The US National Team will take the field on Tuesday night against Saudi Arabia in Murcia, hoping to head into the final weeks of preparation before Qatar with a few less concerns after Friday’s flaccid performance against Japan.

Despite a growing list of injuries to prominent players, few would have expected such a huge step back for Gregg Berhalter’s team on Friday in Düsseldorf, even against a quality team like Japan.

Even though the team held the lion’s share of possession, they were still outshot by their Japanese counterparts by a 16-4 margin, had no players showing the quality and impetus to attack the opposing goal, and were ultimately bailed out by a six-save performance by Arsenal benchwarmer Matt Turner.

Still, while the 2-0 loss could be considered a flattering scoreline for the Americans, a solid bounce-back game on Tuesday night in Spain could relieve some of the pre-World Cup jitters, even if only slightly.

The main question will be whether even a convincing win on Tuesday will quell the any of the fears that bubbled to the surface after Friday’s dud, where execution and creativity were completely omitted from the equation.

One factor which could be an impact for Berhalter’s team, even if not an instant cure-all, is the return of attacker Christian Pulisic, who missed Friday’s outing with what was described as a slight knock, but was confirmed to start in pre-game comments.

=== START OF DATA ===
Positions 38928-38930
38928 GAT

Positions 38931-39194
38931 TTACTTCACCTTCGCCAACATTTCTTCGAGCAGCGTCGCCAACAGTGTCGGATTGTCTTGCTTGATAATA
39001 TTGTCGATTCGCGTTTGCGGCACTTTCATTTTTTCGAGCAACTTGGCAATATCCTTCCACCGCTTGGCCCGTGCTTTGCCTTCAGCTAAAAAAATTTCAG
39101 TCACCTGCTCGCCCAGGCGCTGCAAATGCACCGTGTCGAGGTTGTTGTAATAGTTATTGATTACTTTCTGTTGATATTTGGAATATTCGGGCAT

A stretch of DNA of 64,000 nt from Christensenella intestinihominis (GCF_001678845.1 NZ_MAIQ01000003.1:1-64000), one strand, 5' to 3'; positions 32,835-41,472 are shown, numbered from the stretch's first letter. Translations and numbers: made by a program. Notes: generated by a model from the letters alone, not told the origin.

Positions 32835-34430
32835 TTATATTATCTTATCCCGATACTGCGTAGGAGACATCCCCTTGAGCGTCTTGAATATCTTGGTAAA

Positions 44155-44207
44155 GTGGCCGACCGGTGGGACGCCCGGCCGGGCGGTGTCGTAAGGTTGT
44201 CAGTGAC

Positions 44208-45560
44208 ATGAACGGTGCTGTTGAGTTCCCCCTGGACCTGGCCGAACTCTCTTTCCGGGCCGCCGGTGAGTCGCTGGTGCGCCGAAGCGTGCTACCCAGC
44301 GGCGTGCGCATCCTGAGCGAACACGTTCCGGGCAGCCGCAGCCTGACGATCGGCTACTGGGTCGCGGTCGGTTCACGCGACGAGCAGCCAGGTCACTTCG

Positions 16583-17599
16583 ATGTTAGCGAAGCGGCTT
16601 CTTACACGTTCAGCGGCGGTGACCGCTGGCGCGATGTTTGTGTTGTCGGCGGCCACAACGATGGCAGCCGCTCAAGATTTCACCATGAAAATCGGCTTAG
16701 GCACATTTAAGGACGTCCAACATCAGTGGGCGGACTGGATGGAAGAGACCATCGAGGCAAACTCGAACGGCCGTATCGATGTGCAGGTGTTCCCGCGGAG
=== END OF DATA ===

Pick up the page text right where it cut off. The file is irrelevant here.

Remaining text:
It was also confirmed that Ricardo Pepi will replace Jesus Ferreira at center forward, leaving only the question of whether the coach will stick with budding Leeds star Brenden Aaronson as the third attacker, or pull a surprise and call a domestic option like Jordan Morris or Paul Arriola into action.

On the other end of the starting XI, it would be difficult to justify dropping Turner to the bench after his strong showing on Friday, one which might have earned him the #1 spot for November’s final dance. Nevertheless, either Sean Johnson or Ethan Horvath should see some time on the field, even if limited to a half of action.

Apart from these two bookends of the lineup, the overall poor showing on Friday combined with the unpredictable tendencies of Berhalter to stick with underperforming players or to mysteriously shift around pieces effectively leads everything up for grabs.

Instead, a brief look at the opposition reveals a fully domestic-based squad, who flew their Asian qualification campaign, finishing one point ahead of Japan in their group, and second overall the the region behind future US Group B opponents Iran.

While it is difficult to judge the Saudis based purely on their qualifying campaign – they split wins and losses with Japan while winning one and drawing another against regular qualifiers Australia – their recent middling results against B-list South American teams might be a stronger, albeit negative indicator.

They fought to a scoreless draw against Ecuador on Friday, which was a better result than their identical 1-0 losses to Venezuela and Colombia during the June qualifying window. All three of those games, as well as tomorrow’s against the Americans, have taken place in the Estadio Enrique Roca de Murcia, home of Spanish third-tier team Real Murcia.

The game kicks off at 4pm Eastern US time.

By David Smith

I'm YA's resident doctor, but not the kind of doctor you would want giving you an examination anywhere outside of a lecture hall. I've been YA's feet-on-the-ground in Germany since 2008, have an affinity for overly verbose descriptions of irrelevant minutiae, keep an eye on YAs in most of the destinations on mainland Europe, and watch a whole lot of Serie A.

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